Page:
Derrida is Dead


Obituaries of the famous often tell us
the reason for their subject’s disruption,
the underlying cause of their best invention.
In Nietzsche we find a certain stage of
tertiary syphilis can drive the already creative mind
to reaches of paradox and flights of ideas –
I reference the eternal return and the birth of tragedy.
In Gertrude Stein the dislocation from Jewish Europe
to the USA, and the repetitions involved in learning English,
along with the wealth that allowed a life of radical play,
produced Very fine is my valentine. Very fine and very mine.
Very mine is my valentine very mine and very fine.
In Plath and Woolf the bio-chemistry of rising mania
altered their relation to language the way red wine
did for Dylan Thomas and whisky for Sibelius and Stravinsky.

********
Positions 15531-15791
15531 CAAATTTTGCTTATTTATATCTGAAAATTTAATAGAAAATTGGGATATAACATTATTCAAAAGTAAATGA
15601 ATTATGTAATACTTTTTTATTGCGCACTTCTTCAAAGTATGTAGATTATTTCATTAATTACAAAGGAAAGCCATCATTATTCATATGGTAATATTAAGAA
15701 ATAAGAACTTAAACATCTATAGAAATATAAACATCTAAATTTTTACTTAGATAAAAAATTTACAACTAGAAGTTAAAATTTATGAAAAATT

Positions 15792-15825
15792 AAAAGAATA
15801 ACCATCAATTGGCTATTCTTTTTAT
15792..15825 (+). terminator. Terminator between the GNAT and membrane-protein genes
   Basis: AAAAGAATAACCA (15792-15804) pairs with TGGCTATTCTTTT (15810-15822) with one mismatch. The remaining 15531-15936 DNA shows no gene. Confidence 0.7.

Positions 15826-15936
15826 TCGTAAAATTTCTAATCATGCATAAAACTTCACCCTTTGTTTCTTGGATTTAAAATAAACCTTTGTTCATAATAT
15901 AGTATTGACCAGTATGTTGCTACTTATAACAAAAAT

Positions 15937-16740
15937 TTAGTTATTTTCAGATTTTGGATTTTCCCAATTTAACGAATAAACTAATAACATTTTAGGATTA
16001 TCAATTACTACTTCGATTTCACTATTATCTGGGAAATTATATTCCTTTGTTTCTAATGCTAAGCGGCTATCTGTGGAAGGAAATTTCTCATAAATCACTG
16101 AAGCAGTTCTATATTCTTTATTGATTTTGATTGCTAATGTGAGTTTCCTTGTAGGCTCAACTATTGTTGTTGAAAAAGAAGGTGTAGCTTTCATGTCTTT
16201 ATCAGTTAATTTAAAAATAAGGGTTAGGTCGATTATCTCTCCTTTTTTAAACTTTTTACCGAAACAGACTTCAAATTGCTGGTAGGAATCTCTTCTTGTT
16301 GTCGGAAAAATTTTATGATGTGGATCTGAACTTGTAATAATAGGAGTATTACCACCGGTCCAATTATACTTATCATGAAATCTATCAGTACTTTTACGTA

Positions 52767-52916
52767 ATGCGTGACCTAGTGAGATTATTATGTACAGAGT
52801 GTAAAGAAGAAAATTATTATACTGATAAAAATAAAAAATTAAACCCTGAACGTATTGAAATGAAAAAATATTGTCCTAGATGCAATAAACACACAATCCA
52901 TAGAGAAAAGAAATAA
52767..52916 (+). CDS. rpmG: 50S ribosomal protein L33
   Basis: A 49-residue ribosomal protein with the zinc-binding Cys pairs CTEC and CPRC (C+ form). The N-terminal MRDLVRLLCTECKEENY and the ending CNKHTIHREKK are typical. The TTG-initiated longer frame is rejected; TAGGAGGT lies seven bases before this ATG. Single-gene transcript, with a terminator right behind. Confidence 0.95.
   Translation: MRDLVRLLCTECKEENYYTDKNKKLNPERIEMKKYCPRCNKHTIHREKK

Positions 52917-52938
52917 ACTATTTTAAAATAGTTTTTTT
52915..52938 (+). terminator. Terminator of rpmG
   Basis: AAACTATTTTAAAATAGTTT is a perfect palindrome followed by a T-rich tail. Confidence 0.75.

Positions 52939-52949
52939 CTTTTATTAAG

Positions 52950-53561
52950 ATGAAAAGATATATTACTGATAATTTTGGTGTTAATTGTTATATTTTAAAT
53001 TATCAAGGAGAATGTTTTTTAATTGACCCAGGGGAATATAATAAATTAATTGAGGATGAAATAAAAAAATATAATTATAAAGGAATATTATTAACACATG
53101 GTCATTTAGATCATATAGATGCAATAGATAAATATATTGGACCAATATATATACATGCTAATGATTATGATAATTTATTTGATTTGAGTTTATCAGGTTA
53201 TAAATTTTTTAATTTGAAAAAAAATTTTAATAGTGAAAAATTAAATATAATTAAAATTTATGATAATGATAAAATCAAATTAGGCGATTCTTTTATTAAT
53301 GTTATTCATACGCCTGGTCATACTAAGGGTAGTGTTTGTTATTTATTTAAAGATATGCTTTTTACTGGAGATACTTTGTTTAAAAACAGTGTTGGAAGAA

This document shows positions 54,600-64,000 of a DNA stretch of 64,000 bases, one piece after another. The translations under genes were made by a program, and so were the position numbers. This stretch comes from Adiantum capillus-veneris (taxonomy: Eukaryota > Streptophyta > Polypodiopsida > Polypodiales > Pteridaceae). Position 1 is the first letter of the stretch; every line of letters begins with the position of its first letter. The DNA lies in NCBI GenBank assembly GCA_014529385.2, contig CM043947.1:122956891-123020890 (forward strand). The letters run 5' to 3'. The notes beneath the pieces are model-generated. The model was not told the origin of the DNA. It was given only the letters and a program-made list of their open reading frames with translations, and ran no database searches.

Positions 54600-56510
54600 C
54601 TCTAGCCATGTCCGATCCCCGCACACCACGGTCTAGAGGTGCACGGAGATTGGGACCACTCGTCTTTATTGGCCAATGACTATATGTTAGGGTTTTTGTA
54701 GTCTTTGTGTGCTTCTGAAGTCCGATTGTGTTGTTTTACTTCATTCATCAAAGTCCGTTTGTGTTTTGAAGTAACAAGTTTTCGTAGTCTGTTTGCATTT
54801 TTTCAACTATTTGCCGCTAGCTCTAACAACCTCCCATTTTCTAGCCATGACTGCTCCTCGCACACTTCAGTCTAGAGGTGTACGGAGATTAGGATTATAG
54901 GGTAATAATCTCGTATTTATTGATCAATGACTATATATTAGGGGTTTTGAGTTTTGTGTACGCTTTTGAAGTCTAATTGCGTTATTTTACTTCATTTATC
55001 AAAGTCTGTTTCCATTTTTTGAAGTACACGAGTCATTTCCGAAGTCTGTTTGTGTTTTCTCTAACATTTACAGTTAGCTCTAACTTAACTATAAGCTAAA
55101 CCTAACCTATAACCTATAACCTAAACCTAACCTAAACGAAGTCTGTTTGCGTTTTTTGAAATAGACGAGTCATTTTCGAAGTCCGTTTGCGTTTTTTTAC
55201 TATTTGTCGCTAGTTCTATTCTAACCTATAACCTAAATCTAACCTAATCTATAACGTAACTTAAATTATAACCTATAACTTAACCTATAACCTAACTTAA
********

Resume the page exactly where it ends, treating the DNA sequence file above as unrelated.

In the case of Derrida who also constantly pulled syntax
apart, we find he grew up in a Jewish family in Algeria,
spoke Arabic in the street and French at school.
At the age of five he began his life’s work of language play
and the interrogation of meaning: deconstructing
what seemed obvious in one language, because
in some cases it didn’t exist in another.

from The Kindly Ones (River Road Press, 2008), Susan Hampton 2008, used by permission of the author and River Road Press

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